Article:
Fox challenges FCC authority over indecency


WASHINGTON -- The government's new policy that is punishing broadcasters for a slip of the tongue is killing live television as it allows the FCC to look over producers' shoulders and edit content, the Fox network told a federal appeals court in New York on Wednesday in a key case challenging commission authority over indecent broadcasts.

In its brief, the network contends that the FCC is doing "serious violence to the First Amendment" with its policy that finds certain words so vile they are automatically actionable under its indecency rules.

"Under the FCC's new policy, virtually any uses of the words 'fuck" and "shit" are prohibited, no matter how isolated or fleeting, no matter how inadvertent, and no matter whether they occur spontaneously during live programing," Fox attorneys argue. "The result is the end of truly live television and a gross expansion of the FCC's intrusion in the creative and editorial process. The FCC now second-guesses creative decisions on a show-by-show basis, levying huge fines if the artist or broadcaster has misjudged what the FCC's current commissioners will find offensive."

In particular the case involved Fox's broadcasts of the 2002 and 2003 "Billboard Music Awards." During the 2002 show Cher told the audience "People have been telling me I'm on the way out every year? So fuck 'em." While in 2003 Nicole Ritchie said: "Have you ever tried to get cow shit out of a Prada purse? It's not so fucking simple."

While the commission found that the shows violated the broadcast indecency rules it didn't issue a fine, because the shows predated a policy established in 2004 after Bono said wining a Golden Globe was "really, really fucking brilliant."

The FCC maintains that its policy is necessary to restrain the Hollywood creative community which would go berserk if not restrained.

"By continuing to argue that it is okay to say the F-word and the S-word on television whenever it wants, Hollywood is demonstrating once again how out of touch it is with the American people," said FCC spokesman David Fiske. "We believe there should be some limits on what can be shown on television when children are likely to be watching."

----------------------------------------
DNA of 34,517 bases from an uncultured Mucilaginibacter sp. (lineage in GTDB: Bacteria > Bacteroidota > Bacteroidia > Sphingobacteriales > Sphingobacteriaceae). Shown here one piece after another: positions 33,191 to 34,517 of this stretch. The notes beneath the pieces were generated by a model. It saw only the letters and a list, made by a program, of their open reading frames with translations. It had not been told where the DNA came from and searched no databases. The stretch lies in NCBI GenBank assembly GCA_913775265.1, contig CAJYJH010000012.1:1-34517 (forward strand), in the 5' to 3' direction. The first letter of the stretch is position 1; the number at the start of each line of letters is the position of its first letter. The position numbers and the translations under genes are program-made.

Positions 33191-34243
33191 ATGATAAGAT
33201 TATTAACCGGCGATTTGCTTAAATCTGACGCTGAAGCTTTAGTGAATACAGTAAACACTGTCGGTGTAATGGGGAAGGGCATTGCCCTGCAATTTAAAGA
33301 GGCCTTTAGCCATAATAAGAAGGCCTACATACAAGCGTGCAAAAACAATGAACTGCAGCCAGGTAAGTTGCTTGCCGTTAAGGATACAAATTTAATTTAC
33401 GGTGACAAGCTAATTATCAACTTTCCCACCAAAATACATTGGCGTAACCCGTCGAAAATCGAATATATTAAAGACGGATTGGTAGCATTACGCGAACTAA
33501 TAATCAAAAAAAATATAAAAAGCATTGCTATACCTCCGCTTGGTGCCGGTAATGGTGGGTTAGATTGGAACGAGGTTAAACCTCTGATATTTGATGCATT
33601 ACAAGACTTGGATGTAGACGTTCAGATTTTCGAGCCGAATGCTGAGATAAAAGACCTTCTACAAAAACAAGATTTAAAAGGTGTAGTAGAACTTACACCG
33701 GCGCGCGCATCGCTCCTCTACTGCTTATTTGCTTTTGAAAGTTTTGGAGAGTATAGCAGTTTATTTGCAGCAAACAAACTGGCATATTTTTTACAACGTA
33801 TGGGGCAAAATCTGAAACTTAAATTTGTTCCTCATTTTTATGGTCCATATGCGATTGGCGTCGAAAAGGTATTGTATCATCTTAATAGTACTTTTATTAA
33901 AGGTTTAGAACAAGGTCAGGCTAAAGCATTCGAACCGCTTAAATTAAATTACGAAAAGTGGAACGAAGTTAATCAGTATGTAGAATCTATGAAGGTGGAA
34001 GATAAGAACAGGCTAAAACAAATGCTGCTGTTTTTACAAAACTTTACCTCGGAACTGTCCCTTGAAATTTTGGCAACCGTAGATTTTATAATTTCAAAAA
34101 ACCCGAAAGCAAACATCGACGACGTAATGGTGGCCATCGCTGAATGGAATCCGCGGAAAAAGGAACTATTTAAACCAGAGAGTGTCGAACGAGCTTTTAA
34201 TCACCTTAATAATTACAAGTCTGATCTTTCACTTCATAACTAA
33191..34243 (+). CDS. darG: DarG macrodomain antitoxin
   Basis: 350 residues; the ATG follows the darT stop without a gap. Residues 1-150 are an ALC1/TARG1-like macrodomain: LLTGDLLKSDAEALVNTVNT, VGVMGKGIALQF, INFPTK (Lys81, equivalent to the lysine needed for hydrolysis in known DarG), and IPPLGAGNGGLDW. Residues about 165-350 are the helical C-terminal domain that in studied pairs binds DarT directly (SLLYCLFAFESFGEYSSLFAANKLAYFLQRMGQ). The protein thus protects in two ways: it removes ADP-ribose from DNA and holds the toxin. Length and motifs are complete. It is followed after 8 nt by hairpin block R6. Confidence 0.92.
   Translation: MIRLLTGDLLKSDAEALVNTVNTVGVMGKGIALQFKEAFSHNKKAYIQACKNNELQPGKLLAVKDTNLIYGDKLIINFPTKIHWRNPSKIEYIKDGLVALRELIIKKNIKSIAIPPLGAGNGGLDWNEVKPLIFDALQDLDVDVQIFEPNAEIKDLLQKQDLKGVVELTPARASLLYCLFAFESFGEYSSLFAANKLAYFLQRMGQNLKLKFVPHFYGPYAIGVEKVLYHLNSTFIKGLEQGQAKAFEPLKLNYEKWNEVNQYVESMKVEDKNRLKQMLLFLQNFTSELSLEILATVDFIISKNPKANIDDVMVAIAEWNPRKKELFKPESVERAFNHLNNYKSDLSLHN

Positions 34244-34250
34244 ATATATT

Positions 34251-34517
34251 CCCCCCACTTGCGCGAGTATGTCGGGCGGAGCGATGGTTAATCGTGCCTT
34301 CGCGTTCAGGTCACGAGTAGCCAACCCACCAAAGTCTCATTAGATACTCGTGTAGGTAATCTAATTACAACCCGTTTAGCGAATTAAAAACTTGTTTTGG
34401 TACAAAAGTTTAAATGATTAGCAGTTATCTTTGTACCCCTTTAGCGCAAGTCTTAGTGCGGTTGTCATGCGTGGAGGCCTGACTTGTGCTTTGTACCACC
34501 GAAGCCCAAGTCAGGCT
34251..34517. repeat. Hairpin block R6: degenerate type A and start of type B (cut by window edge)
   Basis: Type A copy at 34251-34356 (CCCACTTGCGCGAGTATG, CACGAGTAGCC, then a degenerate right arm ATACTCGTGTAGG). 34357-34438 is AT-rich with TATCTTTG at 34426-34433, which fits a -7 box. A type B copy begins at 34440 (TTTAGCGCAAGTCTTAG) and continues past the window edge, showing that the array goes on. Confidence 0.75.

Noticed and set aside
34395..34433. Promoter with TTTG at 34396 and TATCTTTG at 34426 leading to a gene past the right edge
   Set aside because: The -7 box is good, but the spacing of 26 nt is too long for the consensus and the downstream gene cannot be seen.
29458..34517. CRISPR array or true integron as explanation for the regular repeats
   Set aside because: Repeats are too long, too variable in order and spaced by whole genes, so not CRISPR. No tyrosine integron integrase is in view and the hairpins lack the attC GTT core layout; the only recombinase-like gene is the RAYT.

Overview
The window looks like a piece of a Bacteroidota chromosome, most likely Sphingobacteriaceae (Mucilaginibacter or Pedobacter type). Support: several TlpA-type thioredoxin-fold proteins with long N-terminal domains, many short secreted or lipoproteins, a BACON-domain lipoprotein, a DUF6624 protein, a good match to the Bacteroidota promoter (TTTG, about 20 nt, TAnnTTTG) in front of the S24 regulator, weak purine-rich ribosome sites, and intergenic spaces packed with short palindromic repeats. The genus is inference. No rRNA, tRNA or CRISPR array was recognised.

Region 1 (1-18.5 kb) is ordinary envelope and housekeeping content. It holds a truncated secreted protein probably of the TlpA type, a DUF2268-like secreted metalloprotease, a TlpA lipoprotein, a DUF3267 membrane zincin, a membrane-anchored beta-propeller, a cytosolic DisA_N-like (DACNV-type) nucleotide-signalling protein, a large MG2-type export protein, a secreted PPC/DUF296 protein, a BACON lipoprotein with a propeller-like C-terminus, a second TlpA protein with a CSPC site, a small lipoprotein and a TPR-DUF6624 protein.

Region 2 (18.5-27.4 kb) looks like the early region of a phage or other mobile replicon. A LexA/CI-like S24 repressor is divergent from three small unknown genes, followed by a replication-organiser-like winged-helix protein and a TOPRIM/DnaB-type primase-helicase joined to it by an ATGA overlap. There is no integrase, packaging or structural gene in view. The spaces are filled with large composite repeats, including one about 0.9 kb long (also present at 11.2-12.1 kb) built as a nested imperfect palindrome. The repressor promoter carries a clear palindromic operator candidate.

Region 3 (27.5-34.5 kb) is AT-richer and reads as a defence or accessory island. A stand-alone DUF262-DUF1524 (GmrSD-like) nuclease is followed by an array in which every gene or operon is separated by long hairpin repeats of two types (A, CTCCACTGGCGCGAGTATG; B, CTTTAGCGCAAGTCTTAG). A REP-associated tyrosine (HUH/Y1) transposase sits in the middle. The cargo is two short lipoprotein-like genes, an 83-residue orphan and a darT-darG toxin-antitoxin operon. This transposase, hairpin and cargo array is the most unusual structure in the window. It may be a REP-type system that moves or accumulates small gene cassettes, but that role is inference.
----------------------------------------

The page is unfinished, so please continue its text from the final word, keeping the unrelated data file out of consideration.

But the TV networks say that's bull. Newspapers can print whatever words they want, but ones with wide family circulation don't print the words in question. If newspapers can do it, and don't, then why would broadcasters take a different course, argued one network executive.

In their appeal, Fox contends that they, like most of the other networks, aren't demanding that the FCC abdicate its responsibility, but rather exercise it with the restraint shown in the past.

"The FCC's abandonment of its restrained enforcement policy -- which was grounded in (court rulings) and has served the public for three decades -- violates the statute of administrative principles and it does serious violence to the First Amendment."

Since the FCC's decision in the Golden Globes case, the policy has been controversial as broadcasters argue that the commission changed the long-standing policy that held broadcasters blameless for the unplanned utterance of individual words. This case, in the Second Circuit Court of Appeals in New York, and another in the 3rd Circuit Court of Appeals in Philadelphia involving CBS's broadcast of the 2004 Superbowl halftime show in which Janet Jackon's breast was bared, both challenge the government's enforcement of its indecency statutes.

As defined by the FCC, material is indecent if it "in context, depicts or describes sexual or excretory activities or organs in a patently offensive manner as measured by contemporary community standards for the broadcast medium." While obscene speech is not protected by the First Amendment, indecent speech is, as the federal courts and the FCC have ruled that such speech can be safely aired from 10 p.m.-6 a.m.

Fox contends that it had no idea Cher or Ritchie were going to use those words so they should not be held responsible.

The network also questions veracity of the policy's ability to protect children and contends that less-intrusive means like the V-chip exist to implement a policy regulating speech. In speech-regulation cases, the government is required to use the least restrictive means.

It also contends that commission flip-flops on individual shows and violations make it impossible to figure out what exactly the agency means. It pointed out that the commission has said the use of versions of "fuck" and "shit" in the Steven Spielberg movie "Saving Private Ryan" is not actionable while their use in the Martin Scorsese documentary "The Blues: Godfathers and Sons" is.

"The FCC cannot explain why in some cases he perceived merit of the material -- even material that uses expletives prolifically -- saves some broadcasts from a finding of patent offensiveness but not others," Fox wrote.

The core of Fox's argument, however, lies at the damage the commission can do to the rights reserved to First Amendment speakers.

"Instead of legal standards, the commission's contemporary communities standards for the broadcast medium are determined only by the commissions 'collective experience and knowledge'," Fox wrote. "This assertion of 'we-know-it-when-we-see-it' -- or worse, 'we-know-it-when-someone-with-political-influence-over-us-says-we-see-it' -- is not a plainly-expressed legal standard that allowed for predictive judgments by broadcasters."
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